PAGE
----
Gloria imagines sitting in the chair with the baby in her arms. Or on the new white sofa in their living room. (They’ll soon learn the folly of a white sofa!) When the baby’s born, she’ll ring the doorbell and offer to help. She can’t be trusted to walk with an infant. Yet sitting holding the baby would be helpful. Coos and grunts as she cradles the chubby little girl in her arms. Gassy smile. Sweet smell of baby piss. Even shit smells sweet when you love a baby. Gloria used to lift her babies up high to smell their diapered derrieres. Time for a change? Seems so. She never knew how much she could love before her babies came. She would have died for them without a second’s hesitation. Would she die for them now? Sure, she’s old, going to die soon anyway, but it’s not the same.

Do Sally and Nick know if it’s going to be a boy or a girl? Would Gloria have wanted to know the sex of her unborn babies? She was certain she was having girls despite everyone’s saying they were going to be boys because she carried way out front. Sally is carrying way out front. It’s probably a boy. Gloria would prefer a girl. She’s glad she had girls.

The other day she met Rudy, her downstairs neighbor Lucy’s boy. Lucy had just bought the Poang chair that the girls gave Gloria for her last birthday. A reading chair that turned out horridly uncomfortable. Lucy called Rudy to carry it downstairs, but he didn’t answer the phone so the two of them went to get him. Gloria didn’t need to go along, she just likes to see people’s homes. You can tell a lot about people from their things and how they’re arranged.

Rudy, a big lump of a teenager, was asleep on the sofa in front of a darkened laptop. The entire half hour of her visit the boy never stirred. Playing possum? Can’t blame him. Why should a teenager meet an old woman? If he pretended, he did a good job of it. Gloria watched to catch a flicker of movement. Nada.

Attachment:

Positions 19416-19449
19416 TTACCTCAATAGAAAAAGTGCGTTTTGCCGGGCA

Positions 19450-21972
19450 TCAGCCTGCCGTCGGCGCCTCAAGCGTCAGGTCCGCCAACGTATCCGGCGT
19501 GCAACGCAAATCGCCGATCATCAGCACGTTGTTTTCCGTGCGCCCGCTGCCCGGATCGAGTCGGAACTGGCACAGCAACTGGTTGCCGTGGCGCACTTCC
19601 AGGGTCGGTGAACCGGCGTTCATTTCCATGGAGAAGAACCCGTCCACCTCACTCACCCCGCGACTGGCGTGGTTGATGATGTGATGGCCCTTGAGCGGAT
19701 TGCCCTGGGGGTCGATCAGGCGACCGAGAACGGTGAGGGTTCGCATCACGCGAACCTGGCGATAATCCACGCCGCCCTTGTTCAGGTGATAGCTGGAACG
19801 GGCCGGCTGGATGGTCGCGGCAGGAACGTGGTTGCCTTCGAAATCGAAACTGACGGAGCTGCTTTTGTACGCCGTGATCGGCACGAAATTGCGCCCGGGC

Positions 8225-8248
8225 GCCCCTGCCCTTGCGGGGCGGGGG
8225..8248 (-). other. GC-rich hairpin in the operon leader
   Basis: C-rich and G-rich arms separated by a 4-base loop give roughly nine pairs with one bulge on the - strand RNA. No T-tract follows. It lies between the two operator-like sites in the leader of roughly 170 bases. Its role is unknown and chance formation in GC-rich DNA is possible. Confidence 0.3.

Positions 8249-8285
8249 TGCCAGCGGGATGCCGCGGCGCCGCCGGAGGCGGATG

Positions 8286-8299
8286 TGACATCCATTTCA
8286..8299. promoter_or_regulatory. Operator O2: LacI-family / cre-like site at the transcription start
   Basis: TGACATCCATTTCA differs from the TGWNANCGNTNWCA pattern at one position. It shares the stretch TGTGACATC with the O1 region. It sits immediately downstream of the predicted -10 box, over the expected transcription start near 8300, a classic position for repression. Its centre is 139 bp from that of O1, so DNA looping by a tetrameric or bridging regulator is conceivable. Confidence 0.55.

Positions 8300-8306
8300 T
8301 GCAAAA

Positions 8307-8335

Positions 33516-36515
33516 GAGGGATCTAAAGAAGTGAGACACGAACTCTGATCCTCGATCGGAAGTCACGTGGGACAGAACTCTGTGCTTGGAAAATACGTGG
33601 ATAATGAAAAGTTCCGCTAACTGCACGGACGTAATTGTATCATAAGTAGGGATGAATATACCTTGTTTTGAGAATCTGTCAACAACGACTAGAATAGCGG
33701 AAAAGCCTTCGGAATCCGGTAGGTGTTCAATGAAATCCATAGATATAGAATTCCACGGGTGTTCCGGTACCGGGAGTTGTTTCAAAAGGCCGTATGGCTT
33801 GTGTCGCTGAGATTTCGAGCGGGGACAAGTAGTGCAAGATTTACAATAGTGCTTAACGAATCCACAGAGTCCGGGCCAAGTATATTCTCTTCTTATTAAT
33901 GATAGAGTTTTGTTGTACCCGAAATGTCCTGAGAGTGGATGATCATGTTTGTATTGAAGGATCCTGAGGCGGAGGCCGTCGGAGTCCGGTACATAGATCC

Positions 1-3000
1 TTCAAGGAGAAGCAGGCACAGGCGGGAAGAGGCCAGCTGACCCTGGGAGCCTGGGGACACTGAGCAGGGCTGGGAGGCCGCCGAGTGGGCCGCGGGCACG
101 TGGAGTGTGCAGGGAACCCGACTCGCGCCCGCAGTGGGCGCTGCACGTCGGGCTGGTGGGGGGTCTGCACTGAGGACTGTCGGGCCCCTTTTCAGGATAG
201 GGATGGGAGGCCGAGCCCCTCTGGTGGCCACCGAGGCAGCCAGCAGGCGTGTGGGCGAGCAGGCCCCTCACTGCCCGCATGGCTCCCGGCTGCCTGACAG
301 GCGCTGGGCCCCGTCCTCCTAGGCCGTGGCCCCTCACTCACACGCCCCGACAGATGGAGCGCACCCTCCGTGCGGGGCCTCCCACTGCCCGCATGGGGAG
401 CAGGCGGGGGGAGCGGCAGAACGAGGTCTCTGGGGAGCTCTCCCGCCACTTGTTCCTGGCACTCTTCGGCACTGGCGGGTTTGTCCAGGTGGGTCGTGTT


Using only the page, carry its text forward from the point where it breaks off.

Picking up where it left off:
“Like a bump on a log,” Gloria’s mother used to say. “Don’t sit there like a bump on a log.” Gloria pays attention to bumps on logs on her daily walks in the park across the street. Gray, brown, pink, orange swells of mushrooms, some small as pinheads, others big as upside-down teacups. Bumps of bark, protective scabs where a tree has suffered injury. Moving protrusions — scurrying insects, slithering worms. Metamorphoses. Emanations from within, attachments from without. Daphne emerging from a tree trunk in the statue by Bernini. Ovid in rewind. A bump on a log is not a bad thing. Gloria will think of the boy downstairs as a bump on a log awaiting metamorphosis.


The other day Gloria met them in the elevator. Going down. A sudden stop on the next floor and there they were, fully clothed.

Sally’s face was not as Gloria’d expected. She’d imagined a pert round face with a rosebud mouth to match the merry swish of her blond ponytail. She was unprepared for the strong jaw line, broad forehead, big-toothed grin.

“Rachel,” Sally said, extending a hand. “My husband Ezra.” Gloria hadn’t thought Jewish either.

“Gloria,” she said, and offered to help should there be an emergency.

“That’s huge,” Rachel responded. Not something Sally would have said.

Old Geezer was not with them. Gloria was relieved, and surprised to be relieved.


She loves her morning bath. Perfumed, oiled, bubbled, Epsom salted, straight up. Most of her life she took showers. No time for baths. She eases herself cautiously into the tub of hot water, its surface shimmering and slick from the J & J baby oil she’s poured into it. She’s thankful she can still manage this alone. She can’t if she’s fearful. Fear is fatal, hesitation lethal. She’s had special handles installed to grip as she gets in and out, along with rubber daisies glued to the bottom of the tub. It was Zoe who insisted on the daisies. “Mom, otherwise I’m taking out the whole damn tub.” Gloria doesn’t like the daisies, thinks they’re unsanitary, hard for Nella to clean. Nella loves to clean bathrooms. One day Gloria caught her scraping between the tiles with a wooden toothpick. “Not necessary,” she’d admonished.

“Germs, Mrs. Carter, germs. You can’t be too careful!”